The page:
“We’re hitting our biggest icons first,” he says, “but we have more. And we’ll keep working through them.” Meanwhile, starting now, Ford is launching a new or renewed supporting range of smaller plug-in hybrids, first being the Escape SUV (our Kuga) with a larger Explorer not far behind, although it isn’t currently planned for the UK.
Project Edison grew out of an earlier plan to build a second generation of the decent but dull economy BEVs, such as a second-generation electric Focus. But the decision to stop making saloons in the US, along with a realisation that the way to sell new BEVs at a profit was to build exciting cars closely related to existing icons, brought a new philosophy. “We decided very carefully where we’d play in the electric car market, and that every one would amplify the characteristics of the model it was based on. Each one had to be extremely desirable, but at an attainable price,” says Palmer.
“These cars won’t necessarily be cheap, but they’ll be gotta-have-it models, sold at a price we judge is attainable for our existing customers. They’re our focus. Ford has always democratised technology and this will be more of the same. But early adopters of BEVs have a lot to deal with, so Project Edison is working on every aspect of ownership, from the minute someone considers an electric car, through the whole web experience to buying, owning, using and charging.”
On keeping costs under control – already a proven BEV bugbear – Palmer acknowledges challenges but has answers. “We’ve planned the entire portfolio in one go,” he says. “We’ve selected a common battery cell for our BEVs and set up long-term, large-scale relationships with suppliers, because 75% of a battery’s cost is raw materials.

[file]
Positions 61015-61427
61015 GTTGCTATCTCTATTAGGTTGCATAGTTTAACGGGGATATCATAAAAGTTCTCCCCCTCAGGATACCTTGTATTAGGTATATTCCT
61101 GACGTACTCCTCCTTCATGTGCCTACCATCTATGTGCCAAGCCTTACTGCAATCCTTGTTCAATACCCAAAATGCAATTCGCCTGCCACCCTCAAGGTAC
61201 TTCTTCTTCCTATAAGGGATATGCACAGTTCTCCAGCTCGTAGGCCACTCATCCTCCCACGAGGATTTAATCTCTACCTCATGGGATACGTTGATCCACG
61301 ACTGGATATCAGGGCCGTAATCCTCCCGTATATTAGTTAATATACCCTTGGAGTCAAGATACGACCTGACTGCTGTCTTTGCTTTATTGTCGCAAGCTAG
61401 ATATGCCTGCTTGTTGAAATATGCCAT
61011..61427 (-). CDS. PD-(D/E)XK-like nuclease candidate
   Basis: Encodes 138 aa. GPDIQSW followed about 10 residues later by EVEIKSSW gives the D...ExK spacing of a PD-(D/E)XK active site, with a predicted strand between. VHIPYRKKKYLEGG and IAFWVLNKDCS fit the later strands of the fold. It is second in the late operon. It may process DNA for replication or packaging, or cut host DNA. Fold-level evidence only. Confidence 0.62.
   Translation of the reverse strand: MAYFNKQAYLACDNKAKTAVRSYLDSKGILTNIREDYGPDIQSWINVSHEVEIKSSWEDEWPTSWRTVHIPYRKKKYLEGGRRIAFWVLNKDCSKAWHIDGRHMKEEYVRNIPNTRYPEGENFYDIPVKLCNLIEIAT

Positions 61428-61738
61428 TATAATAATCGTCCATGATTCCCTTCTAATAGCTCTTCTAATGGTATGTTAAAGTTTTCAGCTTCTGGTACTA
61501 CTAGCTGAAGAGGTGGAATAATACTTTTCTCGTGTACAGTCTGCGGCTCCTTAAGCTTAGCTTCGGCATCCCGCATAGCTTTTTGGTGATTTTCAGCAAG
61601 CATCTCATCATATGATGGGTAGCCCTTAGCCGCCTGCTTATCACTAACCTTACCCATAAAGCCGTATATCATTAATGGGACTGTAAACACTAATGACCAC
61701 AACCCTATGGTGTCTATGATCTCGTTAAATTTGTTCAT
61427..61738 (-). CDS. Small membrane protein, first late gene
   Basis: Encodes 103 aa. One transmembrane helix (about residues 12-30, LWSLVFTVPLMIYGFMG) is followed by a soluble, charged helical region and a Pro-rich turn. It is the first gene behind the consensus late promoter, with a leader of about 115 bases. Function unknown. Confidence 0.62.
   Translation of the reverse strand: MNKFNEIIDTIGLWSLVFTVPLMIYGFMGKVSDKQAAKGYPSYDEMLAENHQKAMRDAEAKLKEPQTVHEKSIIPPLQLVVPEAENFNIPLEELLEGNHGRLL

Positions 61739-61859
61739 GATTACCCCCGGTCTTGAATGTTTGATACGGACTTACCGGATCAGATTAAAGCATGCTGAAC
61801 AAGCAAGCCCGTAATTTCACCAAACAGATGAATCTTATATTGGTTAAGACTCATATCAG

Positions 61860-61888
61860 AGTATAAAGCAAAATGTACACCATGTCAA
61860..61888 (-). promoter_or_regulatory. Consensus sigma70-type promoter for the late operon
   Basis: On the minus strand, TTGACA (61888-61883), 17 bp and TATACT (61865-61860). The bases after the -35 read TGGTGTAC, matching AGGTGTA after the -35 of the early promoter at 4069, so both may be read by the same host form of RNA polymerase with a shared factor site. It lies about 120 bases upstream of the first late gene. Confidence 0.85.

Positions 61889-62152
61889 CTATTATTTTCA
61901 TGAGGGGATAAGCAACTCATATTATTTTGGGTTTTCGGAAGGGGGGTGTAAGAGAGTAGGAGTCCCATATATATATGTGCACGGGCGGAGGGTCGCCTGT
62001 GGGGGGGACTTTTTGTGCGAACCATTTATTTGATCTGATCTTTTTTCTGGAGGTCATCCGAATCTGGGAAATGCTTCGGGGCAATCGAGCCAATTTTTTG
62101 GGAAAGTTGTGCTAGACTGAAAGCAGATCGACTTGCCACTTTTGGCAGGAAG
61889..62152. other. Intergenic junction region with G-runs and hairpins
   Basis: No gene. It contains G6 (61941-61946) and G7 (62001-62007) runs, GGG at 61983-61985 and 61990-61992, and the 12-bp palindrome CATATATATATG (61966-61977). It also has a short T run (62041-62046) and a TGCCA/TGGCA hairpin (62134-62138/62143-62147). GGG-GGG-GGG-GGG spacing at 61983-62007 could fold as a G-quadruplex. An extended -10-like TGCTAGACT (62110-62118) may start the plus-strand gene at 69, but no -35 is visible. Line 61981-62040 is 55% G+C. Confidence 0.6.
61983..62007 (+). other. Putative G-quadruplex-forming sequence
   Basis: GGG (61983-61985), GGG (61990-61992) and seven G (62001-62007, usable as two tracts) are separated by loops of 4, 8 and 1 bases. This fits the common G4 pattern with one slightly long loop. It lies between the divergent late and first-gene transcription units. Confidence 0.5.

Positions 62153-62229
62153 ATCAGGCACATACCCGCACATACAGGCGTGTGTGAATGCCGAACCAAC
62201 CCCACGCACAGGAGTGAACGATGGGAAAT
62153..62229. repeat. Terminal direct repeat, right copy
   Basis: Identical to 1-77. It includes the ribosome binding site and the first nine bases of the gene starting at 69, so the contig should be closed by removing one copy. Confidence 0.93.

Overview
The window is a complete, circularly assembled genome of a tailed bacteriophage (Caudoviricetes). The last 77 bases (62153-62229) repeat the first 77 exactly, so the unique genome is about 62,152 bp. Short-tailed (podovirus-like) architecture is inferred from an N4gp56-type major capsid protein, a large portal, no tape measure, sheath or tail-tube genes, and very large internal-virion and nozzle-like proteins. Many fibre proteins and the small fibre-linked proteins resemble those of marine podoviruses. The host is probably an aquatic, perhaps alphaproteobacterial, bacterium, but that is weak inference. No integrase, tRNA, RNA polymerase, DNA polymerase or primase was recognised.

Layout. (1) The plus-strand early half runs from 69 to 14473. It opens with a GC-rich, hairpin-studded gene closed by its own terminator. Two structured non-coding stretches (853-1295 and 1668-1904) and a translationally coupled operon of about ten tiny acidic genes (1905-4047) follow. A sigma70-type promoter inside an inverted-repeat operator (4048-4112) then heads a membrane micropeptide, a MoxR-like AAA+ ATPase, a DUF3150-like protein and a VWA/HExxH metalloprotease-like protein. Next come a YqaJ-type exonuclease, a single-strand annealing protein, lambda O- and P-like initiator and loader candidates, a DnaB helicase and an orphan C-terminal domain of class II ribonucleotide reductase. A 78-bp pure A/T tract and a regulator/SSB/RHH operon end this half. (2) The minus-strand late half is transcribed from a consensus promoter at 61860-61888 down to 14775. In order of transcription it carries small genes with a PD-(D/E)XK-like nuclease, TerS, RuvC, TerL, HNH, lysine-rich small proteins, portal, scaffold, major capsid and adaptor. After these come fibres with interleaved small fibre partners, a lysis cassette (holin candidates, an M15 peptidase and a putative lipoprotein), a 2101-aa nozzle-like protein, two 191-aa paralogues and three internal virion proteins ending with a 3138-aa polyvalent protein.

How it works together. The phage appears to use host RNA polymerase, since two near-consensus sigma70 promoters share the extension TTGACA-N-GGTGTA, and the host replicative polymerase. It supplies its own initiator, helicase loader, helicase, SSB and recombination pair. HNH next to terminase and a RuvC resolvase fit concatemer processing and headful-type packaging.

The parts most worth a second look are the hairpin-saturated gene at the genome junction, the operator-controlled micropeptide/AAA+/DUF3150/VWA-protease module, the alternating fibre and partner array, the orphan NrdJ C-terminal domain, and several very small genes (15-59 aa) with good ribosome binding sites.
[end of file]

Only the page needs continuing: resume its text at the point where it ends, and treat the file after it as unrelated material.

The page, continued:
“It’s vital that every BEV is profitable because that means you can sell as many as customers want. If they’re not profitable you hold them back: why do you think so many of today’s electrics are subject to year-long waiting lists? We’ll launch, and we won’t lose money. That’s what will make our cars mainstream.”
BEV range, Palmer admits, is something customers obsess about. Decent range hasn’t been generally available up to now, partly because of poor battery density, partly because of cost. But these things are improving, even if progress is slowed by rising demand. “A car’s range in miles begins with a 1, 2 or 3,” says Palmer. “Our research shows that when it’s a 3 anxiety drops away fast. A 300-plus capability is something we’re aiming at.”
It’s clear Palmer could continue his rapid-fire advocacy of electric cars indefinitely, except that he has at least 100 other things to do against a punishing timetable. (He explains, for instance, how an Edison-led team recently produced a completely new infotainment system for the Mustang-based CUV in just 90 days, from plan to final hardware.) So we content ourselves with asking him to characterise the importance of the current era of car creation.